In the previous exercise, you used the rotary knob to decide whether the LED should be on or off. Instead, you could use the knob to determine the brightness of the LED. Because the Duo Knob block is a number between 0 and 100, you can place it inside the Duo LED block to set the intensity of the light. Try out the script below. The forever loop repeatedly changes the brightness of the LED to match the value of the knob.

Exercise 6.3

Use the knob to control a gear motor and the amount of red in a tri-color LED (the amount of green and blue can be whatever you want). These components should change at the same time.

The rotary knob is useful for controlling the LEDs because its range (0-100) is the same as the input range for these components. If you place the knob block inside the Duo Servo block, as shown below, the servo will only move from 0° to 100°.

You can make the servo move from 0° to 180° using an arithmetic block from the Operators menu. These blocks enable you to add, subtract, multiply, and divide numbers.

Exercise 6.4

Place the Duo Knob block inside a multiplication block, as shown below. What number should you use instead of 0 so that the knob moves the servo from 0° to 180°? When the value of the knob is 0, the servo should be at 0°. When the value of the knob is 100, the servo should be at 180°.

Exercise 6.5

What do you think the script below will do? Make a prediction before you try it out.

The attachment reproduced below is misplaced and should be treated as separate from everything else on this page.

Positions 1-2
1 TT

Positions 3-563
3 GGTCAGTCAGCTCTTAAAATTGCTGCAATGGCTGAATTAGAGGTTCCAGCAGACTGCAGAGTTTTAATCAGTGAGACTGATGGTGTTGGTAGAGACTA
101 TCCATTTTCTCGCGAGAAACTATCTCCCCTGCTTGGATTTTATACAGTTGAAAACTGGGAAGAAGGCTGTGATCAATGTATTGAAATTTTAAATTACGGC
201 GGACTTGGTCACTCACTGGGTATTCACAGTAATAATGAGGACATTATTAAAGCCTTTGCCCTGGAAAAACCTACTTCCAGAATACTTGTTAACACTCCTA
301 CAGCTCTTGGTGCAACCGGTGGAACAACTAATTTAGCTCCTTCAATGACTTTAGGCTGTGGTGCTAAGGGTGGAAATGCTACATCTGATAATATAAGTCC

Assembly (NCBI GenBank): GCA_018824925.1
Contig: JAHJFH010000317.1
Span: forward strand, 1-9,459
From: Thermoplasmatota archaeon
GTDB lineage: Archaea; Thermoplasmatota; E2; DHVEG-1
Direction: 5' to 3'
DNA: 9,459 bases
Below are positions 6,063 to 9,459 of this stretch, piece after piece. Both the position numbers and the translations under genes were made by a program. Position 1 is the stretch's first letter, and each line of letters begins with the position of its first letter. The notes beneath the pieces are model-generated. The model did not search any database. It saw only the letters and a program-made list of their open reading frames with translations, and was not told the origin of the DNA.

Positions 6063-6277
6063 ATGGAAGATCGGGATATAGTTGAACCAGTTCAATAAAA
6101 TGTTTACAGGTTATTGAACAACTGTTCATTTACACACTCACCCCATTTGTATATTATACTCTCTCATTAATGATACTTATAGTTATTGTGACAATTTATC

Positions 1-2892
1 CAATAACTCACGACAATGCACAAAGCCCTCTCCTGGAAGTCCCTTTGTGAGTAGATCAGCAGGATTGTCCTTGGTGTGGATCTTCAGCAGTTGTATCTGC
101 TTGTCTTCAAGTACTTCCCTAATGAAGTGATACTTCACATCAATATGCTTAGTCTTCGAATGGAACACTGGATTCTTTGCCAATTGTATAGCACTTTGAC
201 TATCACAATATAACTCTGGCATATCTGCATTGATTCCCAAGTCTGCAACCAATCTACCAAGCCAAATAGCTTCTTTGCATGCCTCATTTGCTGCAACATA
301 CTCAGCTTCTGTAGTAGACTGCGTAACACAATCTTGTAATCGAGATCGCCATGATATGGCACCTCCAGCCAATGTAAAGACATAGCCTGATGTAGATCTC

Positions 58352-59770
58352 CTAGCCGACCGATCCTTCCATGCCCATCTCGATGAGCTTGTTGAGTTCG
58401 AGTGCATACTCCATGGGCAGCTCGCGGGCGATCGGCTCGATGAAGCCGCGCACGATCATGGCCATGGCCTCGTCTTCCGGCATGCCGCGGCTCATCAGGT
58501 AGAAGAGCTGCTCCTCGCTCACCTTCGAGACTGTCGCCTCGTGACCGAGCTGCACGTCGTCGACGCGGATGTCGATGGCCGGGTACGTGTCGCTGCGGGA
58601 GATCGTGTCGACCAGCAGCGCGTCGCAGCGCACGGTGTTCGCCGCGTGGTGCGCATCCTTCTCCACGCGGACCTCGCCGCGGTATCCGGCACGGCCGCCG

Programming Tip

Don’t forget to set the port in the sensor block to the port on the Hummingbird board that you are actually using! If the value of the sensor is not changing as expected, be sure to check that the sensor block is reading the correct port.

Module 7: Light Sensor and Putting It All Together

The light sensor measures the amount of light around it. This sensor is very similar to the other sensors that you have learned about. You can use the Duo Light block to find the value of this sensor. This value will be between 0 and 100. Always remember to make sure that the Duo Light block is set to the appropriate port.

Exercise 7.1

Attach the light sensor to the Hummingbird board. Use the Duo Light block to measure the amount of light in your room. Then measure the value of the light sensor when you cover it with your hand. The average of these two values is a good threshold for the light sensor.

Exercise 7.2

Write a script that turns on a vibration motor when the light sensor detects that it is dark. Otherwise, the vibration motor should be off.

You have now practiced using all the Hummingbird motors and lights, as well as three of the sensors. There are other sensors, including a temperature sensor and a sound sensor. These work very similarly to the sensors you have already used. The Duo Temperature C block tells you the temperature in Celsius, and the Duo Sound block tells you the amount of noise around the Hummingbird on a scale of 0-100.

The last two exercises below will give you some practice using multiple sensors. After you have completed these, you will be ready to create many exciting, unique Hummingbird robots!

Exercise 7.3

Write a program that uses the knob sensor to control the color of a tri-color LED. However, the LED should only be on when an object is less than 30 cm from the distance sensor. Otherwise, the LED should be off. 

Exercise 7.4

Write a program that sends the servo to four different angles based on the values of the distance and light sensors. All of the values are shown in the table below.

Distance Light Servo Angle
Greater than 20 cm Above the threshold
Greater than 20 cm Below the threshold 60°
Less than 20 cm Above the threshold 120°
Less than 20 cm Below the threshold 180°

Congratulations! You have completed Hummingbird BirdBlox training. Have fun making robots!